Edited by Gavriel D. Rosenfeld


Edited by Gavriel D. Rosenfeld

Friday, March 14, 2014

The Latest Hitler Counterfactual: What If Hindenburg’s Last Will and Testament Had Come to Light?


As reported by the British media, newly declassified MI5 documents reveal that German Reich President Paul von Hindenburg made clear in his will that he was committed to posthumously preventing Hitler from consolidating power and destroying German democracy.


Information about the will was found in the papers of the German diplomat, Baron Fritz Günther von Tschirschky und Boegendorff, who helped Hindenburg write the will (and who later fled to England, where he was kept in a detention camp for the war’s duration).  Unfortunately, the will never came to the attention of the German public, raising a major “what if?”

As The Daily Mail explains:

“Within hours of Hindenburg's death on August 2 1934, Hitler announced the offices of Chancellor and President would merge under his rule as supreme Fuhrer.

A vote was called to let the German people express their view of Hitler's unprecedented move to become head of government and head of state.

But as soon as he heard about the will, Hitler reportedly ordered his henchmen 'to ensure that this document comes into my possession as soon as possible'.
Colonel Oskar von Hindenburg, son of the late President but a loyal Nazi, duly handed it over. It was never seen again.

Instead, just before the vote, the Nazis published Hindenburg's 'political testament' - a glowing endorsement of Hitler and his political goals. Many historians believe it was a forgery.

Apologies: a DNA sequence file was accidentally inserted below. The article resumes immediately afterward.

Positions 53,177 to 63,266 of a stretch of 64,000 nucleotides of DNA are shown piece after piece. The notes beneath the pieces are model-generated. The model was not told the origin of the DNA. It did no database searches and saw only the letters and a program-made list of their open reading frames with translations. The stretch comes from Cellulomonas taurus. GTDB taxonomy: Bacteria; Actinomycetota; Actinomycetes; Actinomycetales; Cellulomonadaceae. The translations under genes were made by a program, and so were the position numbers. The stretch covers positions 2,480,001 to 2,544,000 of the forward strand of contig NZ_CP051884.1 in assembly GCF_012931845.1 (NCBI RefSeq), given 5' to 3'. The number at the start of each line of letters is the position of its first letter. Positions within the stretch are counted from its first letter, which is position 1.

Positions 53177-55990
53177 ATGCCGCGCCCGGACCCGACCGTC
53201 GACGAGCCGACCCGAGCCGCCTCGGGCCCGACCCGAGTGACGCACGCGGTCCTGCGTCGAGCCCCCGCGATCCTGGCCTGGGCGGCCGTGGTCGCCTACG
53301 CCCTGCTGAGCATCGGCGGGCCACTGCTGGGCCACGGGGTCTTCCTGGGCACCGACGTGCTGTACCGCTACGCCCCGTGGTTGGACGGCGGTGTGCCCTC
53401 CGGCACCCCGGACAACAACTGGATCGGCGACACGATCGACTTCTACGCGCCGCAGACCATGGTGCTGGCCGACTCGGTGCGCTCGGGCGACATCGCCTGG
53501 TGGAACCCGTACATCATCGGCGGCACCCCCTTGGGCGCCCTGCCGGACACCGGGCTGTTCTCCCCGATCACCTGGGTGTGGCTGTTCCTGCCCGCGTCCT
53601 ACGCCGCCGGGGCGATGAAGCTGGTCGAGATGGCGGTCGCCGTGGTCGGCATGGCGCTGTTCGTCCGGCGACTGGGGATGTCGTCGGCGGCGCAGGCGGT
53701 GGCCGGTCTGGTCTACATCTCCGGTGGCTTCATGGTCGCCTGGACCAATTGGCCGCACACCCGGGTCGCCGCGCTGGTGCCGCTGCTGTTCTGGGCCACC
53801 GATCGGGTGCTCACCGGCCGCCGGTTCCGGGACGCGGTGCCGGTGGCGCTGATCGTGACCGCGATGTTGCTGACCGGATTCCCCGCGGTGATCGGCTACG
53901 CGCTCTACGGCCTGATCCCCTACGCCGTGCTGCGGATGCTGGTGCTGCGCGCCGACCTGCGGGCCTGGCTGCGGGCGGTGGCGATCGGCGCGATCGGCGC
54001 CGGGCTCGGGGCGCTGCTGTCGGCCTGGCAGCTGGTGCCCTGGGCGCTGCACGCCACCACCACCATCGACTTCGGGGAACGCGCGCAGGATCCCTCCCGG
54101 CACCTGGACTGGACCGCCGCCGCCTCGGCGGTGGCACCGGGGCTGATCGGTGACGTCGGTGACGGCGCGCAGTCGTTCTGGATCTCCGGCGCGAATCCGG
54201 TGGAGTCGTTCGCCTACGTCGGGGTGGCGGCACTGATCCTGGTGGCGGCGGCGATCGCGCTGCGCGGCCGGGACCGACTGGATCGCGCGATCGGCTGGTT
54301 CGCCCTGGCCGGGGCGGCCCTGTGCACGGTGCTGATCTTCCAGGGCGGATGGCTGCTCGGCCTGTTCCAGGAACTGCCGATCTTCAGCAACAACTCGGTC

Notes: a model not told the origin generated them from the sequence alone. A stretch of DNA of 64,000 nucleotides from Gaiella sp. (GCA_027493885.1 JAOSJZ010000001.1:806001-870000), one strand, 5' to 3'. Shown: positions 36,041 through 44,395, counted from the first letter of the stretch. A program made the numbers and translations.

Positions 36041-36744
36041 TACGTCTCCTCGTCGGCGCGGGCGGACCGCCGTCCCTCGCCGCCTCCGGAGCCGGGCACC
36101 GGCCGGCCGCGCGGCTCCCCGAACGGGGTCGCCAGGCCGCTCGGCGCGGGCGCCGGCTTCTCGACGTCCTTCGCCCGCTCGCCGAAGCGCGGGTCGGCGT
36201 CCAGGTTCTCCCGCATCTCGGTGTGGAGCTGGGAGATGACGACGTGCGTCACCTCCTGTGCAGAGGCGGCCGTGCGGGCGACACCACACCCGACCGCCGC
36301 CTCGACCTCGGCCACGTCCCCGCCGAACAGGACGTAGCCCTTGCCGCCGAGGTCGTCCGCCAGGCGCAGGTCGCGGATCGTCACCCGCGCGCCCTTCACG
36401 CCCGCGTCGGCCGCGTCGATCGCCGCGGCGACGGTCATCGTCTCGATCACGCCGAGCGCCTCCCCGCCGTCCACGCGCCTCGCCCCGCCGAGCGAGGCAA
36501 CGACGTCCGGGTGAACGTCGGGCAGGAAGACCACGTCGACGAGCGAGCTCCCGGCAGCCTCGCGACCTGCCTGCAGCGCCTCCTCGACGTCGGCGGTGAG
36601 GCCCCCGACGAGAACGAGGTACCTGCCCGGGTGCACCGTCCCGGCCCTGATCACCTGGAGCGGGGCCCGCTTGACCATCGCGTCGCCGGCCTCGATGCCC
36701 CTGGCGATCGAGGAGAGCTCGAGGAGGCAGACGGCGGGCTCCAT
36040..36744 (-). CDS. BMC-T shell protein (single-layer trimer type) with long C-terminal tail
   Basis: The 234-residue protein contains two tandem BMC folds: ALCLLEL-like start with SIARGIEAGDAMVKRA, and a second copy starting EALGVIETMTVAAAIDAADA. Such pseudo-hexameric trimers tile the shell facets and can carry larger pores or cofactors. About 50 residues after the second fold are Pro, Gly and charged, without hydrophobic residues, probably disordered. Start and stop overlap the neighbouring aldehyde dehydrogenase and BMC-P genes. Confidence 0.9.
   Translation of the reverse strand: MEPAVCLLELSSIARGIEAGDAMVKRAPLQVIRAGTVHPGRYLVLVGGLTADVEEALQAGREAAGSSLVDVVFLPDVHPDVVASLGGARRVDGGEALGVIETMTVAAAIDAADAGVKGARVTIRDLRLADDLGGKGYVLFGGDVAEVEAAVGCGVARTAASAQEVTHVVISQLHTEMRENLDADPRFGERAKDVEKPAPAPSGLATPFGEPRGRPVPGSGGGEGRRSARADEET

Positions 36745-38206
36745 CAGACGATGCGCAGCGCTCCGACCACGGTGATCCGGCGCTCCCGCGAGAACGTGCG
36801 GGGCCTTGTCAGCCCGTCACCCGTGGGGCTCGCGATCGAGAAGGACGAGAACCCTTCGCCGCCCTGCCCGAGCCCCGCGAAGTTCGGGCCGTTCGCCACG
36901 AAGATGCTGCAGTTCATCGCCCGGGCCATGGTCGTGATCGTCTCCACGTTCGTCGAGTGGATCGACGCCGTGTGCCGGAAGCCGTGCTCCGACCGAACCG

Four days later, 38 million voters supported Hitlars coup. Five million people rejected it.

Baron Tschirschky insisted: 'Hitler would never have come into power, and there would have been no war, if the wishes of Hindenburg had been known to the German people.'”

This story makes for a great “what if?”, but it is probably wishful thinking.  Already in late June 1934, two months prior to Hindenburg’s death in August, Hitler had consolidated his power by launching what historian Norbert Frei called a "double coup."  He purged the SA, thereby neutralizing the threat of a revolution from below by radical "beefsteak" Nazis; and he averted a monarchist coup from above, led by ex-Chancellor, Franz von Papen, and disgruntled German elites in the army.  

Hindenburg's death was merely the last formal barrier between Hitler and total power, which he proceeded to consolidate by merging the positions of Reich Chancellor and President in accordance with the Führerprinzip.  

Perhaps the will really existed (all the known copies are destroyed), but it certainly raises suspicions of being part of an apologetic Hindenburg rehabilitation campaign.  If Hindenburg had really been so committed to opposing Hitler, he should have acted while he was alive instead of throwing a “Hail Mary” pass from the grave that was destined to fall incomplete. 



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